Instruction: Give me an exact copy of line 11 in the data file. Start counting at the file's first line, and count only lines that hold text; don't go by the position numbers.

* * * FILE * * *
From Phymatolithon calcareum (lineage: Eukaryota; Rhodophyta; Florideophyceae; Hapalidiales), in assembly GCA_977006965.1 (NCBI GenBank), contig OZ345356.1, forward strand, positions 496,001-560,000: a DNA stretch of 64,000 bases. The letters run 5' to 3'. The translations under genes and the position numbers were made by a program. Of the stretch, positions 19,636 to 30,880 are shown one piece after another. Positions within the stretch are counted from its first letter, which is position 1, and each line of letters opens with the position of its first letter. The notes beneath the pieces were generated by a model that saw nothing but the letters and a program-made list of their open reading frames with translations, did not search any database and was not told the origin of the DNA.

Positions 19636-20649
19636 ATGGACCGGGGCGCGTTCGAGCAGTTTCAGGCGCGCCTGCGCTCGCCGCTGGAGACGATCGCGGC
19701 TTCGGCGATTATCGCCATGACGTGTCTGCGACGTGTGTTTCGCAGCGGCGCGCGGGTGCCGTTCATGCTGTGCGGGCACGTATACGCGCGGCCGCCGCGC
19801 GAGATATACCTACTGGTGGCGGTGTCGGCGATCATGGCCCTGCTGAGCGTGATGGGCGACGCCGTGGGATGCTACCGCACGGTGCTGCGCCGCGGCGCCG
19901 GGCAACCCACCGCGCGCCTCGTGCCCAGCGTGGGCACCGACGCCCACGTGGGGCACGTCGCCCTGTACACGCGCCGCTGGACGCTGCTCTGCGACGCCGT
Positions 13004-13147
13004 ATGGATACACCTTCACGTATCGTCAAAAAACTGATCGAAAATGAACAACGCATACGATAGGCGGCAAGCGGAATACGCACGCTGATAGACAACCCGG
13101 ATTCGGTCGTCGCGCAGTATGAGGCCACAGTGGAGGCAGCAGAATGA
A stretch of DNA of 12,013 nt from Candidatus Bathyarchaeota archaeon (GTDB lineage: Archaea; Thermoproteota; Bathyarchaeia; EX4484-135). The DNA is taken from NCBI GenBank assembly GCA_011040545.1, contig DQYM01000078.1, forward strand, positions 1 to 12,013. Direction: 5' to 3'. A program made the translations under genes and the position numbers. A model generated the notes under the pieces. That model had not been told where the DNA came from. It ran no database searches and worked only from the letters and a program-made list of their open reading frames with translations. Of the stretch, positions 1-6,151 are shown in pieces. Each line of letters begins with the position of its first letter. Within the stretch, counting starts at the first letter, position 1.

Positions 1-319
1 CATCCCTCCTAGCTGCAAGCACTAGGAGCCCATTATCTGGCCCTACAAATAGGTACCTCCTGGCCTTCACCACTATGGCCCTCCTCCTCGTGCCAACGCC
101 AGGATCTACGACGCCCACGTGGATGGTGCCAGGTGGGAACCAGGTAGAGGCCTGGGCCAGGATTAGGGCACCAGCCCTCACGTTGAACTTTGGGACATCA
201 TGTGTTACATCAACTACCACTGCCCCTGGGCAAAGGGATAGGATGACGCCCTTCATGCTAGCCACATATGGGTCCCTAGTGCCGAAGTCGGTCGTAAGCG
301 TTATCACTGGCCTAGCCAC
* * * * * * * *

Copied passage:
Positions 1-319